Combine all ingredients.  Mix well, seasoning to taste with salt and pepper.  Let sit for 6 hours or overnight for flavors to develop.  Bring to room temperature before serving.  Serve with crusty bread to dip. 

Szechwan Spiced Ground Pork

Pork and dill pickles???  This recipe sounded so odd I had to try it and then fell in love.  It has a quite the flavor.  The dill pickles are not authentic, but are an acceptable alternative and are easier to buy.  Don’t hesitate to try.  Adjust the garlic and ginger to your personal taste.     

1 Onion, chopped
2 tsp. Oil
1 Pd. Ground Pork
1 C. Chicken Broth
2 Tbsp. Sugar
4 Tbsp. soy sauce
½ C. Dill Pickle, chopped
3 inch Ginger, peeled and grated
4 Garlic Cloves, minced
1 ½ tsp. Cornstarch, dissolved in water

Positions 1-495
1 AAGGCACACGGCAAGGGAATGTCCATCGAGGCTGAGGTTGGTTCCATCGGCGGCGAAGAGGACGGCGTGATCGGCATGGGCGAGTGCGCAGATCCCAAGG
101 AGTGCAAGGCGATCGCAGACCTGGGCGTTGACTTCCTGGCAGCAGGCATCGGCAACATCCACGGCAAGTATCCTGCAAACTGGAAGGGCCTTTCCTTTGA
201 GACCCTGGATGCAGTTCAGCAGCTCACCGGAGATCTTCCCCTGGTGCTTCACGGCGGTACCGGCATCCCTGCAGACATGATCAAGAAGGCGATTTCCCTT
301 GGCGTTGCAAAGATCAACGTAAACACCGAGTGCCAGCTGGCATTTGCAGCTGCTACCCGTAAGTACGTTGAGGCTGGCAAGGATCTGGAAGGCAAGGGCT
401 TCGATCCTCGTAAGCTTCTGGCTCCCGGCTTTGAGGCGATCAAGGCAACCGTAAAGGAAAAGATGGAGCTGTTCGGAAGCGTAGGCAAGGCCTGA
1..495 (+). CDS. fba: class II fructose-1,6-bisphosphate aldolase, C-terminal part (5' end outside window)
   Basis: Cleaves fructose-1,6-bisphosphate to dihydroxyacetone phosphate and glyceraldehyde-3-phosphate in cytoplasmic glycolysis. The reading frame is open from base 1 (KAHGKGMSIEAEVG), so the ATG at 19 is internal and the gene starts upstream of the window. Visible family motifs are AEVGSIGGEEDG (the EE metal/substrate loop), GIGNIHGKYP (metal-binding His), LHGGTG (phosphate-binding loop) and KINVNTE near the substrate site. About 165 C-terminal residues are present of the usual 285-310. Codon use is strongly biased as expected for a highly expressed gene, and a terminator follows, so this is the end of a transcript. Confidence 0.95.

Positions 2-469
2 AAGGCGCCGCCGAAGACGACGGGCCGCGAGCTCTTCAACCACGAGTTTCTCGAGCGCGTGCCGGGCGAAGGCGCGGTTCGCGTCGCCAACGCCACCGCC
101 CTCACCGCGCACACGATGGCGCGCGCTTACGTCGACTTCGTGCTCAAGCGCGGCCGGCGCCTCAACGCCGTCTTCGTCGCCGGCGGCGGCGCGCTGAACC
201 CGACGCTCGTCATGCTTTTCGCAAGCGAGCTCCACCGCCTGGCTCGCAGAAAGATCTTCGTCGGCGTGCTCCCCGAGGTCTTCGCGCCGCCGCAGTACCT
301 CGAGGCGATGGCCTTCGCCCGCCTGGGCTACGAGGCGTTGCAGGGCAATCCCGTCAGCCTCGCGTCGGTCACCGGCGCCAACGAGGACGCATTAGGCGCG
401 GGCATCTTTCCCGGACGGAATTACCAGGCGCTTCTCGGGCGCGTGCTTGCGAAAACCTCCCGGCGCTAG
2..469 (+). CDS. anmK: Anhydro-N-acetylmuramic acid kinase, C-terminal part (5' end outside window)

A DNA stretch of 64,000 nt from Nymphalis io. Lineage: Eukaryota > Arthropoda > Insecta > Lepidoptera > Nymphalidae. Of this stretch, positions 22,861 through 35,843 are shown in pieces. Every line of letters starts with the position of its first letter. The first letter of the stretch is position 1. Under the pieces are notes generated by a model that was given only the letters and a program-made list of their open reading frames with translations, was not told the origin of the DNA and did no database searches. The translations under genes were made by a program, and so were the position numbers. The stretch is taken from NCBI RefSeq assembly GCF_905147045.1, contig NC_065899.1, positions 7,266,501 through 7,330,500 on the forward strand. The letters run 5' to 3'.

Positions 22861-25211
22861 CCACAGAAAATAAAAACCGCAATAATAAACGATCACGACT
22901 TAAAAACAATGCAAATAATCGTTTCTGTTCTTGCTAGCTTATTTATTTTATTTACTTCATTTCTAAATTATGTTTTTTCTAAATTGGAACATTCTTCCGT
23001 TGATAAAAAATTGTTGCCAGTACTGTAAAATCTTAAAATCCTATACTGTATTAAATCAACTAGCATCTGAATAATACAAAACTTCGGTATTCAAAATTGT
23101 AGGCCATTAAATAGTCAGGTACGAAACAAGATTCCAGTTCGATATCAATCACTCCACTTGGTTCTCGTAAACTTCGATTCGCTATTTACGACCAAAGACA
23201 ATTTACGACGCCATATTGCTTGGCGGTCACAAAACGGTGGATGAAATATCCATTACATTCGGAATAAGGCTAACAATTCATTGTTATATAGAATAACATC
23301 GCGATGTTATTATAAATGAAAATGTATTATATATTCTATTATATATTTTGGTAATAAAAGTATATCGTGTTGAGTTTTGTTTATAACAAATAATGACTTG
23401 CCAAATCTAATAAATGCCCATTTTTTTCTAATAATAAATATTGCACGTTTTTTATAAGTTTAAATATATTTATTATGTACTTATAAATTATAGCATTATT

Heat oil in skillet.  Sauté onion until translucent.  Add garlic and ginger.  Sauté 1 minute.  Add pork.  Cook until done, breaking up into small pieces.  Add remaining ingredients, stirring well to combine.  Simmer over low heat with lid on for 20 – 30 minutes or until sauce has thickened.  Serve over rice.

Saturday, February 2, 2013

Spicy Sweet Meatballs

These are great meatballs whether you make them as an appetizer, for a party or for dinner.  Vary the size of the meatball for each occasion.  We have made them smaller when we have had them for a party, and bigger when we made them for dinner.  Try them over rice with some steamed broccoli or asparagus on the side.  Also great on a hoagie with some sauted strips of onions and peppers covered in provolone cheese.

2 eggs, lightly beaten
½ C. Breadcrumbs
1 Lg. Onion, minced